College of Business
College of Business graduate helping improve the lives of refugees
Maguy Diop works for the United Nations (UN) at the United Nations High Commissioner for Refugees (UNHCR) in Dakar, Senegal. She plays an active role helping individuals and families in Africa enjoy a better quality of life free from persecution. A native of Senegal, a coastal country in western Africa, Diop earned her undergraduate business degree in financial economics and international business in 2016 and her MBA in 2019 from the Anderson University College of Business. She puts her business knowledge to work helping direct funds the agency provides while serving several countries in western and central Africa. The bureau in Senegal is responsible for a budget of more than $800 million for the region. The funds provide support for refugees entering a country or internally displaced persons, along with supplies needed to help improve their quality of life.
Tell us about how you got to Anderson University.
Through my brother. He actually went to school in South Carolina. I wanted to be in the same state as him, but I also wanted a small sized school, because I’m easily intimidated with big numbers of people and I wanted to study economics. So, believe it or not I Googled small schools in South Carolina and then found Anderson and I applied. The rest is history.
Coming from Senegal, what was it like adjusting to American Culture?
I think the biggest adjustments were with the language and the slang. I thought my English was pretty good until I got to Anderson University and realized it was not (laughs). My last years of high school were in an American school, and most, if not all, of my classes were in English. I thought I would be fine in a school where everybody spoke English because in my mind I speak English in class every day, so I’ll be fine. But then what I didn’t consider when going to the U.S. was that if I was stuck on a word in English, I couldn’t just say the word in French like I would do in class in High School because people would not know what I’m talking about and add the slang on top of that—it was a really big adjustment.
Thankfully, I got to Anderson two weeks before Moving In Day, so I was there with the athletes and the RAs. It helped me calm my nerves a little bit (laughs), because I feel like if I was there with everybody, it would be too overwhelming for me.
I remember when I arrived and met my RA, there was a point in the evening when they were going around the dorms and asked if I wanted to come with so I went. I lived in Pratt and Denmark at the time (freshman year); so we’re walking around the halls, I didn’t know what was happening at the time… I didn’t know what we were going to do but every time we would get to a certain area, we would stop… little did I know that they were praying for students that were coming. I’m saying this because I didn’t know that Anderson was a Christian school when I applied.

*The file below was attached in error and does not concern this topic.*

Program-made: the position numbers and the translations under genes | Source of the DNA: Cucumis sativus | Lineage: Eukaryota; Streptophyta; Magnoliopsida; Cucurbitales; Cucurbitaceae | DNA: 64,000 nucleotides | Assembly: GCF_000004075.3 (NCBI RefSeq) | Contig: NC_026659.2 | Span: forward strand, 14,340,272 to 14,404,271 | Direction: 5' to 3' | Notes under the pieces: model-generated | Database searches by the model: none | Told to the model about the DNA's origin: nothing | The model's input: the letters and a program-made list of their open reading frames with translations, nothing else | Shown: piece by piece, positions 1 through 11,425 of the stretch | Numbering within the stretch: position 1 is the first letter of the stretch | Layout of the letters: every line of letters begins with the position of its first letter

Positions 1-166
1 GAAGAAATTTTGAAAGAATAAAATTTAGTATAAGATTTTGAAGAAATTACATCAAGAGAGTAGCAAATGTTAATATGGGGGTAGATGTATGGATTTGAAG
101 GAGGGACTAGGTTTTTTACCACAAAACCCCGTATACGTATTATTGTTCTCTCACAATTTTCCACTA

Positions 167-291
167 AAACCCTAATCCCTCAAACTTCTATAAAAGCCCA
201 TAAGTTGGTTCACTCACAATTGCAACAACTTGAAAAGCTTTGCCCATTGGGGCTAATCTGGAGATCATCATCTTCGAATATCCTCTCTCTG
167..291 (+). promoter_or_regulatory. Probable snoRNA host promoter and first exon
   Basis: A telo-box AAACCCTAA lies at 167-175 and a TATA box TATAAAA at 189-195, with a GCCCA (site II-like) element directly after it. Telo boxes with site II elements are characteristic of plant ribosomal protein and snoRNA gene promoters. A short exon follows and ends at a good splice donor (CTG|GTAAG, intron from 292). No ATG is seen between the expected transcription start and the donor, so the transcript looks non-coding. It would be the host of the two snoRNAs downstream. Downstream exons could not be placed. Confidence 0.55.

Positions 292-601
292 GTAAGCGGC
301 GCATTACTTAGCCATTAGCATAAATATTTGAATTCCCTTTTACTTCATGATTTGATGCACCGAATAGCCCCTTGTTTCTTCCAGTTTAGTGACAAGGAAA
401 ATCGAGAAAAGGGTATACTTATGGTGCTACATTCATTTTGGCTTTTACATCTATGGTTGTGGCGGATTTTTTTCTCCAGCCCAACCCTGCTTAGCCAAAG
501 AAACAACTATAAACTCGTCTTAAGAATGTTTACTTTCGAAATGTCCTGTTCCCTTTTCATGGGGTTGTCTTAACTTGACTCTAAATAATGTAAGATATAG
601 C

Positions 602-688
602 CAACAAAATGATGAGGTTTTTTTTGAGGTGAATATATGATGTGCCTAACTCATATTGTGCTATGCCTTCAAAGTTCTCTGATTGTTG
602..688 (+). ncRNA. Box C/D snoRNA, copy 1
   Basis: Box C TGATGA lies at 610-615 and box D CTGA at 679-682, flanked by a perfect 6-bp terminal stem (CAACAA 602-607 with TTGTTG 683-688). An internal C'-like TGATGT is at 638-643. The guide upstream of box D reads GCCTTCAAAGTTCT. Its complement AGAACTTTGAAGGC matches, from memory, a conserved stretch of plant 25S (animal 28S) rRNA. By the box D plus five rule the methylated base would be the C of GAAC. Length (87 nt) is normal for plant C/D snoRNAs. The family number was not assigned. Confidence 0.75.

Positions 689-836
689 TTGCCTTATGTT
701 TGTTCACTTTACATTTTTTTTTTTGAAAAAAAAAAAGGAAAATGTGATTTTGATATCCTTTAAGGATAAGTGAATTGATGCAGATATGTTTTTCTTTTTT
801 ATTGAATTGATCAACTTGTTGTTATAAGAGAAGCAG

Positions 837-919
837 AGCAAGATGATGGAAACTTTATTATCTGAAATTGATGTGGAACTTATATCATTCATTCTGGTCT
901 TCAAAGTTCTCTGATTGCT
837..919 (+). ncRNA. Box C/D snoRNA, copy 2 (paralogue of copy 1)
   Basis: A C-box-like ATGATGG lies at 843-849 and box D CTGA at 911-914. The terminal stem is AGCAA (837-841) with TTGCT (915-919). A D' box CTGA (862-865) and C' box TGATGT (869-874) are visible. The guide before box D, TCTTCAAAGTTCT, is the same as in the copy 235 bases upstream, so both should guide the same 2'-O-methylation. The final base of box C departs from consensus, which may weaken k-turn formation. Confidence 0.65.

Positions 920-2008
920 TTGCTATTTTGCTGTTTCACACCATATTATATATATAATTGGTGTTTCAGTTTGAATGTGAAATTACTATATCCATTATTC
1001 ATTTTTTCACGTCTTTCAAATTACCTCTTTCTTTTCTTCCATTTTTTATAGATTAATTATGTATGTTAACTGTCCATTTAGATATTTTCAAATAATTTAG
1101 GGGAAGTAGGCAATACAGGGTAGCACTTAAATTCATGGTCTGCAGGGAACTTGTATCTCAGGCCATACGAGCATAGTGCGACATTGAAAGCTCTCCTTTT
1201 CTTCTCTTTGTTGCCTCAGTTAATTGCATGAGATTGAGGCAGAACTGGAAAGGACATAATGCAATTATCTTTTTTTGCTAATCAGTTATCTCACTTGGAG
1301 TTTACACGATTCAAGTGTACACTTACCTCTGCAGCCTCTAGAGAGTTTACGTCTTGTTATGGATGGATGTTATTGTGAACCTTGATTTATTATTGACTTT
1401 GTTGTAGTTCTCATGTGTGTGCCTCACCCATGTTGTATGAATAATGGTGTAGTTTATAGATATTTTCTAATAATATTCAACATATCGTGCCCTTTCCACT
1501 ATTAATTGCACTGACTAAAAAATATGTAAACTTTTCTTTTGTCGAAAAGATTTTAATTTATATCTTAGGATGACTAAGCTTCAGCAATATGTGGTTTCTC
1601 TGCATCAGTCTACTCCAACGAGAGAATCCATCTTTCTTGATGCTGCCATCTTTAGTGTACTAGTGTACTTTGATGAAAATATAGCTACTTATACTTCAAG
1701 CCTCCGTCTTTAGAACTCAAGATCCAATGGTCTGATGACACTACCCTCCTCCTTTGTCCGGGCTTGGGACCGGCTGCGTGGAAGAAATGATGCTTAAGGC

So, after we gathered at one of our stops when one of them (there were several RAs in the group) was done talking I turned to my RA because I kept hearing “Jesus, Jesus.” I remember asking her, “I keep hearing “Jesus” are you guys Christian?”
She said, “Yes. This is a Christian school.”
I smiled but in my mind I was thinking “this is a relief at least one thing I can relate with” but I didn’t know how to say that in English (laughs) so I stuck to the smile.
I also remember a story where the slang was just getting to me (laughs). I remember one night after we were done studying my friend and I, we were walking back to our respective dorms and she said something like “when I get to my room, I am going to shower and hit the hay right away” and in my mind l was thinking what is she talking about and so I answered “you’re going to hit the hay?” And she replied “yes.” And I was like “here?” Thinking in my mind why would she do that at almost midnight and plus where is she going to find any hay here around campus and she laughed and said it means “I am going to bed.” Needless to say that was my favorite thing to say for at least two weeks after that (laughs). I was like a sponge (laughs) soaking in every new word or expression I was learning.
Tell me about your interaction with other international students.
My freshman year, I don’t think I interacted that much with international students. I think that started my sophomore year. That’s when I got involved with the international student programs and Ann Themistocleous (AU Center for Global Engagement director) came in around that time and it’s when I started working in her office and started meeting more international students. In my junior year, I lived in the international house, and that was the best year. The house was just always open and folks were always there. They would just make food or come hang out and just that fellowship and learning about each other’s culture was everything. I had some of my best memories of college in my junior year and I met some of my best friends that year.